a star is reborn?

a star is reborn?

The Star Class is unquesionably the place to be when it comes to elite sailors, so when I was recently invited to participate in a Star clinic hosted by Cottage Park YC in Boston, I jumped at the chance.  The Cottage Park fleet is typical of many local Star fleets; passionate sailors who have been in the class for decades, but lacking younger and new members. In an attempt to spark new interest in the class, the CPYC fleet organized an introductory racing clinic, complete with on the water coaching by local ace Jud Smith. The event quickly fillet out, and soon 20 eager sailors were assembled on the docks for an introduction to fleet and the boat.

Before being turned loose on the water, Jud gathered the Star newbies around for a quick walkthrough of the boat. “The Star mast is actually quite durable, unless you do something dumb” joked Jud as the mast was raked forward. Since a Star has no spinnaker, raking of the mast fore and aft is critical to maintaining flow over the huge mainsail downwind.  As Snipe world champion Ernesto Rodriguez, our second coach of the day demonstrated, raking the mast to its upwind position, as Jud directed of a litany of “Don’t do this or the mast will come down” notes to us. “Don’t forget to ease the mast puller before going upwind”. Check. “Don’t have the upper check on going downwind or you’ll invert the rig.” Check. “Don’t get the whisker pole in the water to weather or you could break the pole.” Check. Soon, the new Star sailors were all glancing around, partly thinking Jud was being an overprotective parent, partly hoping they wouldn’t be the one to break a mast!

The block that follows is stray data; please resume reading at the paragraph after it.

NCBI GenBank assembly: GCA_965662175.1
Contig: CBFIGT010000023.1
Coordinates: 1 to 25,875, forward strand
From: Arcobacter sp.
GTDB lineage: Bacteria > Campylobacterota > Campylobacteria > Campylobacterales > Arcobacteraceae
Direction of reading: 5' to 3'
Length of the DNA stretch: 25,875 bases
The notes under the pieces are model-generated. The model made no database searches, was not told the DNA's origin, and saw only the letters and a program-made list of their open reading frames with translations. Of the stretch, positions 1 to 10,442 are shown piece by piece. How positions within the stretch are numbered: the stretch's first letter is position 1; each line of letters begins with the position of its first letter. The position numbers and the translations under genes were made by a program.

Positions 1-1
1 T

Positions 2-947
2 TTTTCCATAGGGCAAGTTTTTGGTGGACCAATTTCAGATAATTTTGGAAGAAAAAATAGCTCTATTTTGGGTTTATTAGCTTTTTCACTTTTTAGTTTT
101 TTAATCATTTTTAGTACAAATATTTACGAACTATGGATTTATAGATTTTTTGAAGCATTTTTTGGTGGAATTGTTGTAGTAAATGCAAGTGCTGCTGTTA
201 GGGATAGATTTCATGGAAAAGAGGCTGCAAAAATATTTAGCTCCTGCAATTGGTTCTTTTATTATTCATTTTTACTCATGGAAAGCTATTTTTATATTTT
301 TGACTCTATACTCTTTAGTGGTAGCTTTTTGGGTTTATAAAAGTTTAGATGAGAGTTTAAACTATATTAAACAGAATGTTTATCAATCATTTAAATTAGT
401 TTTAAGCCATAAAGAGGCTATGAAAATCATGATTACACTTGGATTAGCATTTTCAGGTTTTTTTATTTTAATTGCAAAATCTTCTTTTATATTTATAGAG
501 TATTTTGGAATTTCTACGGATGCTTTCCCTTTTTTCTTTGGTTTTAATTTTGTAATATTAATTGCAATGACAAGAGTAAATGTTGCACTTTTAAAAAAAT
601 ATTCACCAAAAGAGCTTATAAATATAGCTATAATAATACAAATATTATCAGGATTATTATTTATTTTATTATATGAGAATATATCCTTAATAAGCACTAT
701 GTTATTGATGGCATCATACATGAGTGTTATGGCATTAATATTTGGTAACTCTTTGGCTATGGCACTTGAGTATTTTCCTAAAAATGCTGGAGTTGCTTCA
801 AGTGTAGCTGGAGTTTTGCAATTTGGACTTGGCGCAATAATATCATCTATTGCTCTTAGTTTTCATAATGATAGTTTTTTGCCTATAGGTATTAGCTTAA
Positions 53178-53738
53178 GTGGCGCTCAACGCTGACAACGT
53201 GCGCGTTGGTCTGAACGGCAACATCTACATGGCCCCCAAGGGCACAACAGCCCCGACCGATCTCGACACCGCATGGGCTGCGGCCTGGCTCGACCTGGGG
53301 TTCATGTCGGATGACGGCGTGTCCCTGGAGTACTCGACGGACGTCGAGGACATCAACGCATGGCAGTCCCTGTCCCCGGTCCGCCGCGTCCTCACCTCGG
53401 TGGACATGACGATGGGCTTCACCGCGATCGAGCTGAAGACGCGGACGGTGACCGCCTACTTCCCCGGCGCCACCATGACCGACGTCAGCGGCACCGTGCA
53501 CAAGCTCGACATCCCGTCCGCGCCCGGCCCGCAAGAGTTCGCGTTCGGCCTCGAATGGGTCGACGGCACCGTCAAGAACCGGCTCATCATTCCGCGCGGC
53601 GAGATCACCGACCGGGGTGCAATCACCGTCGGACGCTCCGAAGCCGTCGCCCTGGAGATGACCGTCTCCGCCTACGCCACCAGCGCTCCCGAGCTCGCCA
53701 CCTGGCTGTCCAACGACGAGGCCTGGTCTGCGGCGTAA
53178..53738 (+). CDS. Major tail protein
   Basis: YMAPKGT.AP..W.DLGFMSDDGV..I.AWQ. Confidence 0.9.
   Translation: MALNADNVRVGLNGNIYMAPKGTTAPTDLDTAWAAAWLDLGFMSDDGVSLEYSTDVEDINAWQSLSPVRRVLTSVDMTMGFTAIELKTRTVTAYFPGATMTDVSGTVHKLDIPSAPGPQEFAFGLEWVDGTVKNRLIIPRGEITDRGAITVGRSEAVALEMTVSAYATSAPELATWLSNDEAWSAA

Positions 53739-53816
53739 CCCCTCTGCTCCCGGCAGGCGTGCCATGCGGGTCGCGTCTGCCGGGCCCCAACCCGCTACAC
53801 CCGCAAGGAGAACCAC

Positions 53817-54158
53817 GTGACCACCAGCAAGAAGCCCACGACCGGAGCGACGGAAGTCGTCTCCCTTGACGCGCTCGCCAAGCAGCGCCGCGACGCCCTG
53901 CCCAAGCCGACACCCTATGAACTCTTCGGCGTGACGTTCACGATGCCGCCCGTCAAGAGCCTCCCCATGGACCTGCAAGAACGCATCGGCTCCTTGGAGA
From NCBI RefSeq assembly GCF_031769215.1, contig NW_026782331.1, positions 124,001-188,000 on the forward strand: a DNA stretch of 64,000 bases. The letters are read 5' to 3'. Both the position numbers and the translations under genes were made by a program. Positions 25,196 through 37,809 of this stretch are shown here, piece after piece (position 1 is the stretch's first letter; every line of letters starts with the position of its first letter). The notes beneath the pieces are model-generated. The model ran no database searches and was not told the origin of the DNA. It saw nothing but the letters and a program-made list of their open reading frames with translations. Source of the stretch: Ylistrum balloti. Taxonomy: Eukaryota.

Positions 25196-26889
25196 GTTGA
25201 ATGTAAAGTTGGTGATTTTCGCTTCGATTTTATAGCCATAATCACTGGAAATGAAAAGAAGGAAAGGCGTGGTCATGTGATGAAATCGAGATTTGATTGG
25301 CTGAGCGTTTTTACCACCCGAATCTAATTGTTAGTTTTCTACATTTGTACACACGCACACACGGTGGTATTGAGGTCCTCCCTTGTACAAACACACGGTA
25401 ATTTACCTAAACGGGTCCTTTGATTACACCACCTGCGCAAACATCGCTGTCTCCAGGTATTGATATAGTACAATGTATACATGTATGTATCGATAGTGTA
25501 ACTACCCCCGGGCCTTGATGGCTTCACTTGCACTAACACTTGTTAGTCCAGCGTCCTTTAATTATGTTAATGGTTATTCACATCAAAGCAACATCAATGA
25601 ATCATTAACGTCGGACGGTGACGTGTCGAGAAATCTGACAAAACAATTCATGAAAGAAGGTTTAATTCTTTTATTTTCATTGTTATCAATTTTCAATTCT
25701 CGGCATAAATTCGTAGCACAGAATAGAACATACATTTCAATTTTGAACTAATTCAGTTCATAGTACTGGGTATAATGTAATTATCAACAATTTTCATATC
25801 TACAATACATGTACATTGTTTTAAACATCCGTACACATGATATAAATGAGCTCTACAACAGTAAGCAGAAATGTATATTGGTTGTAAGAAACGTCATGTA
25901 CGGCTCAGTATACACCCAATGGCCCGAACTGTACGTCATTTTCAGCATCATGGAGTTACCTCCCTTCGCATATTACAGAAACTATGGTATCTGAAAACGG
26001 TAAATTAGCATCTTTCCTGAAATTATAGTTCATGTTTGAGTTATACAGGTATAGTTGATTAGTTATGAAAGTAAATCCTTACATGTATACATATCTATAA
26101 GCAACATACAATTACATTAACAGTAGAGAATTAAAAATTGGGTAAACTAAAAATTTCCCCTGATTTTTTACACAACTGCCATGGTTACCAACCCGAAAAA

Finally, new sailors were paired with current owners who graciously agreed to let total strangers race their babies. For the owners, it was also a chance to pull on a harness and hang off the side for some crewing practice. Sails went up, and soon Boston Harbor was filled with teams eager to race. Perfect conditions allowed for six races and some practice drills.  Racing proved instantly competitive, with four boats all converging on the weather mark at the same time.  Over post-race socializing, current fleet members put the hard sell on all of the new Star converts to stay involved with the fleet.

You don’t have to be in Boston to become part of the Star class. Active fleets can be found on both US coasts, and throughout the world. With a generous crew weight maximum, you can be a competitive Star sailor weighing as little as 170 pounds, or as heavy as 250. Fleets are always welcoming to new sailors, and they want YOU. Find a fleet near you at www.starclass.org and go for a sail. Who knows, you may soon be lining up against Jud Smith, Hamish Pepper, Robert Scheidt…or me! More photos here.

-Ryan O’Grady